Pump Up Your Iron with Advice from Registered Dietitian Sarah Kasman

Snowshoe athletes who follow a regular training schedule or simply are training at a high level can be at risk of becoming anemic. In a recent interview, Sarah Kasman, registered dietitian (RD) at Copeman Healthcare in Western Canada, suggests seeing your doctor first to see if you are iron deficient. She says, “Although having a high-level athleticism could provide a slightly higher risk of iron deficiency, it’s important to note that anemia is very individualized and can be a result of a number of factors aside from exercise, such as genetics or diet.”

beef, onions, peppers close up

Photo: silviarita from Pixabay

Why Is Iron Important?

Keeping your iron levels balanced is the key to performing at your best. According to Copeman Health Care Centre’s information, “Iron is a very important mineral for health…Iron carries oxygen to all parts of your body (and), a shortage of iron can lead to a feeling of tiredness, low energy, weight loss, and a weakened immune system.” As an athlete of any level, it’s of utmost importance to ensure the immune system is functioning properly.

Sarah adds, “In order to prevent any type of anemia, it’s really important to ensure that you’re eating regular balanced meals to maintain a healthy/stable body weight. You also want to make sure you’re eating enough to support your activity levels. If you’re not eating enough period, you could be at risk for a number of nutrient deficiencies.”

Tips To Increase Iron Absorption

Copeland Health Centre recommends to:

  1. Include foods rich in iron at every meal.
  2. Eat non-heme (plant-based) iron sources rich in vitamin C to increase iron absorption.
    • Add beans, peas, or lentils to tomato sauce for a tasty iron-rich spaghetti sauce.
    • Have an orange with your breakfast cereal or oatmeal.
  3. Eat heme (animal-based) sources of iron at the same time as non-heme sources of iron.
    • Add nuts to the chicken when making a stir fry.
  4. Cook in cast iron or stainless steel cookware.
  5. Avoid drinking tea or coffee with iron-rich foods

Additional Tips Provided by RD Sarah Kasman

I followed up with Sarah to ask about other healthy foods and supplements that she would recommend. Similar to the tips provided by Copeland, she said, “If you’re worried about not getting enough iron, try incorporating iron-rich foods into your diet. This could include meats (livers, oysters, etc.) or non-meat sources such as hemp hearts, white cannellini beans, or cooked spinach.

You would also want to focus on encouraging iron absorption by including fruits/veggies for vitamin C with each meal. Also try to avoid drinking caffeinated tea/coffee around your meal times, as caffeine competes for absorption.

In terms of supplements, they are really individualized based on your needs and for what you can’t get through food. Talk to your dietitian or healthcare provider who will be able to give you the best options personalized to you.”

Breakfast Options For Athletes

Breakfast is one of the most important meals of the day, especially as an athlete. Here are a few breakfast options:

  • Oatmeal with fruit, Greek yogurt, and hemp hearts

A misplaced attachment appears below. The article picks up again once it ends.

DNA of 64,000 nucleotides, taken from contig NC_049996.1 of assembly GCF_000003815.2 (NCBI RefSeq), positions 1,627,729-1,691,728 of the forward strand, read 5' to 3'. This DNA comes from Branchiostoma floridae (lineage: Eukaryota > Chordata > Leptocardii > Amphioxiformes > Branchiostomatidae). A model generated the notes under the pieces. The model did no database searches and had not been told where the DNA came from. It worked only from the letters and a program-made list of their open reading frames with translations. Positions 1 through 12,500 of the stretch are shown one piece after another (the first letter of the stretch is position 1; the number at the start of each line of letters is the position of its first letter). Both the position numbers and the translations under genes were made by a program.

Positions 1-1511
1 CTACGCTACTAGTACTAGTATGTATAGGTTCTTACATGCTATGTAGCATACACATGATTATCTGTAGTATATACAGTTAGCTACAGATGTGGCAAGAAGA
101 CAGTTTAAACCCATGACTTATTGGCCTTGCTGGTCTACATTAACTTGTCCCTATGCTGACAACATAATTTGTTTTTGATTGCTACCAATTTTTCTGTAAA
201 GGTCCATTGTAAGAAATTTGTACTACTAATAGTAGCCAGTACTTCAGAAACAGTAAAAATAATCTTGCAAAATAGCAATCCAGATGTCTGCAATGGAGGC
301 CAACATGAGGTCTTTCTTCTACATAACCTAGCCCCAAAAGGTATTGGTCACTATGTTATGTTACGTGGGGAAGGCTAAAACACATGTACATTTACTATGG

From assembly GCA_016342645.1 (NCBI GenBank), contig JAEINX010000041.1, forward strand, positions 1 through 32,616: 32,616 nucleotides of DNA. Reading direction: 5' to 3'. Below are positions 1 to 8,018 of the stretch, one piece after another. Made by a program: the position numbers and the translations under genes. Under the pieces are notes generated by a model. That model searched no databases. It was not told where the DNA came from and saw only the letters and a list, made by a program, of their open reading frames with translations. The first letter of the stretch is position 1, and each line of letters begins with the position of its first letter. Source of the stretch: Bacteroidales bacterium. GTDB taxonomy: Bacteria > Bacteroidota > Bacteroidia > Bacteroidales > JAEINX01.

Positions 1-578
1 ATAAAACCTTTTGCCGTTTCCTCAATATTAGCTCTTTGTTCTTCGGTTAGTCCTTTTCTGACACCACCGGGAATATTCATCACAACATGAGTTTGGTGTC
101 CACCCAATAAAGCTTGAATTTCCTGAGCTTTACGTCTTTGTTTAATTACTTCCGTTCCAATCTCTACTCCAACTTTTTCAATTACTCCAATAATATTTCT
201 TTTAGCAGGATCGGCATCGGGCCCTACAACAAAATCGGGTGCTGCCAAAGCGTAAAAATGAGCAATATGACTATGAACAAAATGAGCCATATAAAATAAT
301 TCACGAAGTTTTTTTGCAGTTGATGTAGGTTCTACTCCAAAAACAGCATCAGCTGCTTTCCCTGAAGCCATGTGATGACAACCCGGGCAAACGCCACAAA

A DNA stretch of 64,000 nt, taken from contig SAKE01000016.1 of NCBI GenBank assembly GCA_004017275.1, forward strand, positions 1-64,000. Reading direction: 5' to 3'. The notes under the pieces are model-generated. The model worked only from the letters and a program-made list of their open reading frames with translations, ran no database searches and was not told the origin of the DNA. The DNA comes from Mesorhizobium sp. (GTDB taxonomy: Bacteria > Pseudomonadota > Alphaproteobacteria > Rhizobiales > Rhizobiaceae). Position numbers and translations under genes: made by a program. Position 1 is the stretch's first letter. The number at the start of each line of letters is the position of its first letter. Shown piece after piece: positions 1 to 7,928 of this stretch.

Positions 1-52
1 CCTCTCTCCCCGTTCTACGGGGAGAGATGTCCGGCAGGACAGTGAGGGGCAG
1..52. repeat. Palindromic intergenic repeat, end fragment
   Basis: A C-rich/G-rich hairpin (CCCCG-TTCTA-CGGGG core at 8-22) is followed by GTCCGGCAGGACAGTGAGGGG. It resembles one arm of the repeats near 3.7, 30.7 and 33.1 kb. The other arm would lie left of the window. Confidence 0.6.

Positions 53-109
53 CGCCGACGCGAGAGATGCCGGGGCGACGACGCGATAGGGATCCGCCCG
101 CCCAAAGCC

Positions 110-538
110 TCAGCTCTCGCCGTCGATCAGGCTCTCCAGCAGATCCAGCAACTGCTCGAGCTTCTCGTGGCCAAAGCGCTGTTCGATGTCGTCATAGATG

• Two slices of toast with 1/4 of an avocado, 1 egg, and a piece of fruit

Keep in mind that you’ll want to practice what you eat for breakfast BEFORE your competition (NOT the day of!) – try out a few different combinations when you train to find the right mix that works to keep you fueled and performing your best!

Sarah adds, “Breakfast options before you train would really depend on how much time you have beforehand. If you only have half an hour, you’ll want something simple that will provide you with quick energy (quick releasing carb vs. protein). If you have a few hours to digest, you could have something more substantial.”

blueberries and yogurt

Photo courtesy of Copeman Healthcare Centre

Snack Options for Athletes

She continues, “As for snacks, here are some guidelines to follow:

  1. If you’re exercising under 1.5 hours, you likely won’t need on-the-go nutrition beyond water and possibly electrolytes.
  2. If you’re going for longer than two hours, you’ll want to aim to take in anywhere between 30-60 grams of carbohydrates per hour. This will help keep you fueled with a low-moderate amount of protein (depending on your body’s tolerance levels).

Examples of snacks that might be good to bring with you include:

  • Banana
  • Trail mix with dried fruit (0.25 cup of dried fruit per hour) – nut intake will depend on your body’s tolerance
  • Granola bar with a piece of fruit

A banana can be a great post-workout snack or a snack to bring while on the trail. Photo: Image by Pete Linforth from Pixabay

For ultra-endurance (five-plus hours), you might want to consider more sustained energy and a larger source of protein. Again, this will depend on your body’s ability to tolerate protein/fat intake while exercising, and you will want to try this before your competition.

In all instances when you’re snowshoeing or doing any kind of cold weather activity, don’t forget about electrolytes and hydration because you really don’t notice how much you’re sweating.”

Overall, see your doctor and check if you are iron deficient and before taking any iron supplements.

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